Saxophonist Ashu spotlights symphony performance


By MARY VANDEVENTER, Beaumont Enterprise: Special to The Enterprise

In Chris Zimmerman's first concert with the Symphony of Southeast Texas, Jan. 20, 2001, a timpani soloist played with the orchestra.

Not your normal piano or violin soloist, but a person playing one of those large, copper-colored, kettle-like drums. Since his unique directorial debut, Zimmerman has brought in soloists playing the trombone, clarinet, pan flute, classical guitar, charango, and even percussion.

It seems fitting that in Zimmerman's final season with SOST, he should bring in a saxophonist - and a very young one, at that.

Ashu joins SOST Feb. 24 to play a John Williams' tune, "Escapades." He visited on the phone with The Enterprise Feb. 5 about his music and his life as a young man who tours the world, playing his sax:

You grew up in California , but you've won a number of awards in Texas . Did you live in Texas for a time, and if so, where?
I moved from California to not far from Beaumont ; I went to junior high and high school in The Woodlands. (Ashu graduated from Woodlands High School .) That's where my parents still live. My dad's an engineer, and my mom is a banker.

How much did your parents influence your musical career?
I'm very lucky in that they were always very supportive of me. They aren't musicians, and no one in my family is a musician. It's just something that I discovered on my own. I started when I was about 10; I joined the school band, and it was just something I enjoyed so much from the beginning.

How many different instruments do you have?
I have played all the saxophones, but I tend to stick with just alto and soprano. It's mainly just because those two instruments are closest to me, sort of "my voice."

How many concerts do you play a year?
It varies so much. Like the John Williams' piece I'm doing in Beaumont , I'm doing it this week in Montana and next week in Florida . I tend to do them in tours, where you might be on the road for several weeks, or you might come home between concerts.

I did some concerts in Vienna , and that was a lot of fun. I'll be going to France this summer to do a concert at a festival in a castle. That'll be neat. It's pretty much just all over - California , Florida , Pennsylvania, South Carolina , Arizona , New Mexico . It's nice to come back to Beaumont , though, because I grew up near there and it's not too often I get to play so close to The Woodlands. (Ashu's parents will be attending the SOST concert.)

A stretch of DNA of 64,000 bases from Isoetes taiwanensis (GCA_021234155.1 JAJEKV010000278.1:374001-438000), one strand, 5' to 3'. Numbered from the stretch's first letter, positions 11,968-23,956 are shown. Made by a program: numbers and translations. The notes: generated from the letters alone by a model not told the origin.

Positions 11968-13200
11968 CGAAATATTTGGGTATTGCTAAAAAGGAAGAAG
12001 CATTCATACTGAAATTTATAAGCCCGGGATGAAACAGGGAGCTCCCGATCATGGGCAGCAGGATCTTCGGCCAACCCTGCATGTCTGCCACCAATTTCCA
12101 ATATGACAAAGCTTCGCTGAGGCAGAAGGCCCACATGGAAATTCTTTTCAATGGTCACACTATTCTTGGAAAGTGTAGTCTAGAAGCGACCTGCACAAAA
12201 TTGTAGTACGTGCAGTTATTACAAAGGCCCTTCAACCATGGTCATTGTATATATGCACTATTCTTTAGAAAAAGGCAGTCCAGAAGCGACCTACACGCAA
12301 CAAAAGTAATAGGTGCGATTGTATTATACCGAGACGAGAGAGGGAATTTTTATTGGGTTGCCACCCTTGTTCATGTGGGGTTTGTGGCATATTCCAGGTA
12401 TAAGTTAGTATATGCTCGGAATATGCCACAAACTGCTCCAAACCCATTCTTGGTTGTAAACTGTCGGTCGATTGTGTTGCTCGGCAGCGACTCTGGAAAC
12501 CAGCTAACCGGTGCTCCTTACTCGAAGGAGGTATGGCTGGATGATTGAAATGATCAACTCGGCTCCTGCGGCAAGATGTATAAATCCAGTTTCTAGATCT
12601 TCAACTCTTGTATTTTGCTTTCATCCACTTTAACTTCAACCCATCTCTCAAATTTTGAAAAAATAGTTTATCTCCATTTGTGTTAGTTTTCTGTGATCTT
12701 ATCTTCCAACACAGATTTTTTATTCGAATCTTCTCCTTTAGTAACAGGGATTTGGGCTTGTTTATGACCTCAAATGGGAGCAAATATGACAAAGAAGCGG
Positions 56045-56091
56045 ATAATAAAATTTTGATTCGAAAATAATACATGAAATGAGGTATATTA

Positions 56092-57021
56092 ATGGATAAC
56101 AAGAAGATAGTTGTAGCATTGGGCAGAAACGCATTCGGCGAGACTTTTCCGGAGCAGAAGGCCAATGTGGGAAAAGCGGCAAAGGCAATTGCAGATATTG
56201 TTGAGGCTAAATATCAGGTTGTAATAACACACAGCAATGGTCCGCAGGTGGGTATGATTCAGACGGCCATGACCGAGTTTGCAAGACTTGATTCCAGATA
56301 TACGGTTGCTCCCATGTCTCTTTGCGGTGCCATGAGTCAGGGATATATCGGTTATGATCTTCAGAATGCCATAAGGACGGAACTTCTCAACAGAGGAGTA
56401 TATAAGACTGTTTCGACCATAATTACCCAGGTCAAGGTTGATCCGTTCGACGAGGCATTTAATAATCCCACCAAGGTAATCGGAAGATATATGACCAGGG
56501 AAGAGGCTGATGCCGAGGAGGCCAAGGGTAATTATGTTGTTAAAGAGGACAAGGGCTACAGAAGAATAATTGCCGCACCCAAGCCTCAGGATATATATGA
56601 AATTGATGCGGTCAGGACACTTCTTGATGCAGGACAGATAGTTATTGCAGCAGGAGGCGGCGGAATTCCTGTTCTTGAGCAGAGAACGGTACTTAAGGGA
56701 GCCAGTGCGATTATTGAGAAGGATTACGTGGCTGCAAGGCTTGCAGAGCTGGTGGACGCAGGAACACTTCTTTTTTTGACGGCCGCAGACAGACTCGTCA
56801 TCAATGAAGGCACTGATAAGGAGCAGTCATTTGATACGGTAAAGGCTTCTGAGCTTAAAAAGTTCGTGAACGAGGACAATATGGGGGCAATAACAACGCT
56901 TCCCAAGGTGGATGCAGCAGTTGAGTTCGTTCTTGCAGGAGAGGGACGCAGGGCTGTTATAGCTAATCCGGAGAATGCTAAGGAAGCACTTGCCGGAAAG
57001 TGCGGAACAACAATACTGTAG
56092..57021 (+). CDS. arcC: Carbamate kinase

Why is the work you'll be playing in Beaumont , "Escapades," in your repertoire, and what do you like about it?
In some ways, getting to perform this John Williams' work is like a dream come true. When I was growing up, I was just completely enamored by these great soundtracks he wrote like "Star Wars" and "Jaws," and to get to stand up in front of this huge orchestra and play this new music is incredible.

This piece is so much fun, one of my favorites. When I saw the movie "Catch Me if You Can" in the theater, I was just completely in love with it. And afterwards, I found out he was turning the film score into a saxophone concerto. It was a movie that I admired, and he was going to be writing his first saxophone concerto based on it.

Many people don't realize that there's a lot of really great music for the saxophone. It's quite a new instrument, invented in the mid-1800's. A lot of great composers have written for the instrument.

What led you to want to play with the Symphony of Southeast Texas ?
I had just heard a lot of good things about Mr. Zimmerman's work and his conducting, and I just thought to throw the idea out. It turned out that he had done some work with sax before, but he had not done the John Williams' piece before, and he was interested in doing that.

How long do you want to keep playing concerts and traveling?
I hope forever, really. Sometimes people ask me, "What is it you love most about performing?" and for me, there's no feeling in the world like walking up on stage and seeing this sea of people and getting to share myself with them. I hope I get to do it as long as I live.

What advice do you give young people who want to "follow in your footsteps," so to speak?
Just don't listen to people that say what you can do and what you can't do. If you believe you can do something, just go for it. Believe in your instincts and believe in yourself.